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2001 BW 50



Editor's Memo
The BusinessWeek 50 helps you make investment decisions by crunching nine criteria into a picture of dynamic performance

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Coming out of a year when corporate profits cratered, when company after company restated earnings, and when much of the froth was wrung out of the market, our sixth BusinessWeek 50 rankings of the best-performing companies in the Standard & Poor's 500-stock index set the bar very high. The companies we present in our 2002 Special Issue reflect a retreat of the tech set and a resurgence of consumer-oriented companies ranging from food to health care. This year's BW50 companies steer clear of fads and focus on what they do best, from No.1 Johnson & Johnson (JNJ ), last seen on the BW50 in 1997, to No.40 Merck (MRK ), the only company to have appeared in every ranking since we started them.

Our ranking helps you make important investment decisions by distinguishing what works from what doesn't. We measure dynamic performance by nine different criteria--and we continue to fine-tune our analysis. Realizing that it is much more difficult for the largest companies to post big percentage gains, we have given more weight this year to absolute sales. And most important, we are not ranking five companies in the S&P 500 because of significant accounting questions.

With this issue, we also present "Investing for Growth," our inaugural editorial collaboration with USA Today. It is the first of what we expect will be many joint special projects on a range of personal finance topics. "Investing for Growth" will also appear in USA Today's Money Section on Apr. 3. Here's to the beginning of a great relationship.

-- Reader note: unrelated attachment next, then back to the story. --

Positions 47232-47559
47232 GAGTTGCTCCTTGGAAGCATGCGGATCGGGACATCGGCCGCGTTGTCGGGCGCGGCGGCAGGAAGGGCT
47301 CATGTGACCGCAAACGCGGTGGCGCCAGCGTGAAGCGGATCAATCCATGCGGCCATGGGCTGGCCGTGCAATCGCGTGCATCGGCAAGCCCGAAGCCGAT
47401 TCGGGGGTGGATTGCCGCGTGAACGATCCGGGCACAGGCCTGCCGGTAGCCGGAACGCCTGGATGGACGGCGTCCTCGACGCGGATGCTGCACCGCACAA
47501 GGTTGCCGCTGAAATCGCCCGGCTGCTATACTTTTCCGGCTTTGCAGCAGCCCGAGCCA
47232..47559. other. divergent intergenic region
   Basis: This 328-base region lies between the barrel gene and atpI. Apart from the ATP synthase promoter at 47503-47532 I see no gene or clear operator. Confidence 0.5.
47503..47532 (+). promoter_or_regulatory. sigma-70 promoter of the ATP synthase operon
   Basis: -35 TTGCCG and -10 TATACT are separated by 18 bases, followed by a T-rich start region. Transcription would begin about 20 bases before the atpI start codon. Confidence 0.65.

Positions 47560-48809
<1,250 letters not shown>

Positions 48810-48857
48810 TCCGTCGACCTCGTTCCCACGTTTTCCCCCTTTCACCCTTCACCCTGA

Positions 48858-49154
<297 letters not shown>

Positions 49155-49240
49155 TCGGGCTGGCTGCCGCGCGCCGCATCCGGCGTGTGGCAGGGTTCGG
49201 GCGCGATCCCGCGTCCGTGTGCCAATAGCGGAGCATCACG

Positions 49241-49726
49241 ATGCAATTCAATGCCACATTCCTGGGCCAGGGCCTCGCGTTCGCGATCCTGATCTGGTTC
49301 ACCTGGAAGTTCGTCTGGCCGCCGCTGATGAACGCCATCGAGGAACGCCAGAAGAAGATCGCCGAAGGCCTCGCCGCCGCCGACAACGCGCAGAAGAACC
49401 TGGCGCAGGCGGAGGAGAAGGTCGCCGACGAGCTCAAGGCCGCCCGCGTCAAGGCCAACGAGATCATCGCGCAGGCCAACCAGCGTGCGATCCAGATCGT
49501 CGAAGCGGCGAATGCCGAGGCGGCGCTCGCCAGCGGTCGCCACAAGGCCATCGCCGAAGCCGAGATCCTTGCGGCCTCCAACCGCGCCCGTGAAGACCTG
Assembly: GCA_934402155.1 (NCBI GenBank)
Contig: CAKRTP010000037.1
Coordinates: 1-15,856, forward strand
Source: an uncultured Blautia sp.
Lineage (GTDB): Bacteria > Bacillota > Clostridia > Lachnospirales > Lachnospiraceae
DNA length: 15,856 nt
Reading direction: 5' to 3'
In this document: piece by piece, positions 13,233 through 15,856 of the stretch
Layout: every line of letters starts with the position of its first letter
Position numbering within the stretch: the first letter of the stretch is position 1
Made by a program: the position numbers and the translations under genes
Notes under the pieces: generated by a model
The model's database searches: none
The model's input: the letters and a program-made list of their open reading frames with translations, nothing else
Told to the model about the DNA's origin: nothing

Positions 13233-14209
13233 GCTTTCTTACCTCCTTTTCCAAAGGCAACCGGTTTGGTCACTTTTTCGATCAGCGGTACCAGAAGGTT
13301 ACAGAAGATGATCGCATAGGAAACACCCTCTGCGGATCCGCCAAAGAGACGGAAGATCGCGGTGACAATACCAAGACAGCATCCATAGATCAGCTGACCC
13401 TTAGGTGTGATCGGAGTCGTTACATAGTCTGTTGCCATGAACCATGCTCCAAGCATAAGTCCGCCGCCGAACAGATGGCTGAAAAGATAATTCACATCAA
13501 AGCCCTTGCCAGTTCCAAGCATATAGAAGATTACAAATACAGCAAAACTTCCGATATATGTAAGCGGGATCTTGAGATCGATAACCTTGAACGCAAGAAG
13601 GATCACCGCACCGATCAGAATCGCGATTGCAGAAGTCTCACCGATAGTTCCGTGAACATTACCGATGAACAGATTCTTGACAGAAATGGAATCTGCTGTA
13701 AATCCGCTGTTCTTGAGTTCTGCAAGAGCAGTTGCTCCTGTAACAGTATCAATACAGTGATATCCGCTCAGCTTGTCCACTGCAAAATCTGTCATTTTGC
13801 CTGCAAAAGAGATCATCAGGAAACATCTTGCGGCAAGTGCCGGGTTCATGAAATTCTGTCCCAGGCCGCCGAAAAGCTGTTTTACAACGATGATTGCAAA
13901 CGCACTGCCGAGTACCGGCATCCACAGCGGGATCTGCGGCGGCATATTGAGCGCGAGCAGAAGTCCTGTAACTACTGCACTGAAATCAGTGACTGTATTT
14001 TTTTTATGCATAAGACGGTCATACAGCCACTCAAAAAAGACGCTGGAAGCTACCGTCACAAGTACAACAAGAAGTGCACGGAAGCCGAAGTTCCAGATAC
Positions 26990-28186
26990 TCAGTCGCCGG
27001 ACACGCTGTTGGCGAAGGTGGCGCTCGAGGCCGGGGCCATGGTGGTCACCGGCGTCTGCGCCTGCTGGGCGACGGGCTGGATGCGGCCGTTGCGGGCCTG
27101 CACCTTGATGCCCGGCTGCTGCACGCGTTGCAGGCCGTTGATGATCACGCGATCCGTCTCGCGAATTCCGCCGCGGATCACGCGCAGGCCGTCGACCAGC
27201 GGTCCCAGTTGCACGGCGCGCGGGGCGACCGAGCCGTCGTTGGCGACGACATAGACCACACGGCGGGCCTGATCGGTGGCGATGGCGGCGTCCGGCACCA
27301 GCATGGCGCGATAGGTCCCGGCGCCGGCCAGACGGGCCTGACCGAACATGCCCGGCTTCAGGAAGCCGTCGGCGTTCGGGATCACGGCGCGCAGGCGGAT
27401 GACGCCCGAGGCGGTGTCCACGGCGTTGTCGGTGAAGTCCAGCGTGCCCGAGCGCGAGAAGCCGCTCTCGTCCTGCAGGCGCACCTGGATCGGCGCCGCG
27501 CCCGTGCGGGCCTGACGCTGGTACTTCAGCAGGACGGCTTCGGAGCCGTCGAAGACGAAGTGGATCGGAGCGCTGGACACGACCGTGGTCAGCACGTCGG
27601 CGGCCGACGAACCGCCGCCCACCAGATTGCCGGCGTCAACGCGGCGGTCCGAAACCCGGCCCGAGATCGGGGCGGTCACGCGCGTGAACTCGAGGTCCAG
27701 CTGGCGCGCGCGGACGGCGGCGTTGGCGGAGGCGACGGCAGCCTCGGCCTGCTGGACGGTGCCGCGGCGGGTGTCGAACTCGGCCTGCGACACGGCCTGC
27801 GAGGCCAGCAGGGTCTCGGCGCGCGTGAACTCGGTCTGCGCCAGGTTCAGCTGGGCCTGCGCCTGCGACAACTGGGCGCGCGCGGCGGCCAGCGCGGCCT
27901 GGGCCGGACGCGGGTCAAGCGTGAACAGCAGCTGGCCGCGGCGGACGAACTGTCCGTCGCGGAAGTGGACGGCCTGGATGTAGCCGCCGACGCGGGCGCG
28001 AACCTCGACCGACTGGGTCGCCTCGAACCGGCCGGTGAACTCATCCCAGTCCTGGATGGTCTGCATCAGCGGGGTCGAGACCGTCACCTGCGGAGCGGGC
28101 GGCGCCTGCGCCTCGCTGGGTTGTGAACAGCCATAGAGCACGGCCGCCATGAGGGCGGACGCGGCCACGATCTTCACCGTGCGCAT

And whither tech? Even though this year's BW50 includes only three tech companies, BusinessWeek's technology seers say, don't despair. Customer management software and security software are strong. And the promise of digital entertainment is sparking many new products. We devote an entire section to the tech outlook, assessing everything from nanotechnology and defense to biotech and the burgeoning market for information technology in health care. Want to find companies that are likely to be in future BW50s? Here's the place.

The 2002 BusinessWeek 50 Special Issue is the work of more than 50 reporters and editors, led by Assistant Managing Editor Joyce Barnathan, Senior Editors Mary Kuntz, Kathy Rebello, Neil Gross, and Jeffrey M. Laderman, Associate Editor Dan Beucke, and Corporations Editor Robert McNatt. Frederick F. Jespersen crunched the numbers, and Steve Taylor oversaw the splendid design.

"This was the year that beer, bath towels, and Band-Aids became cool again," the opening article says. We expect you will find lots to contemplate, and great companies, from the New Economy and the Old.

MARCH 25, 2002

By Stephen B. Shepard

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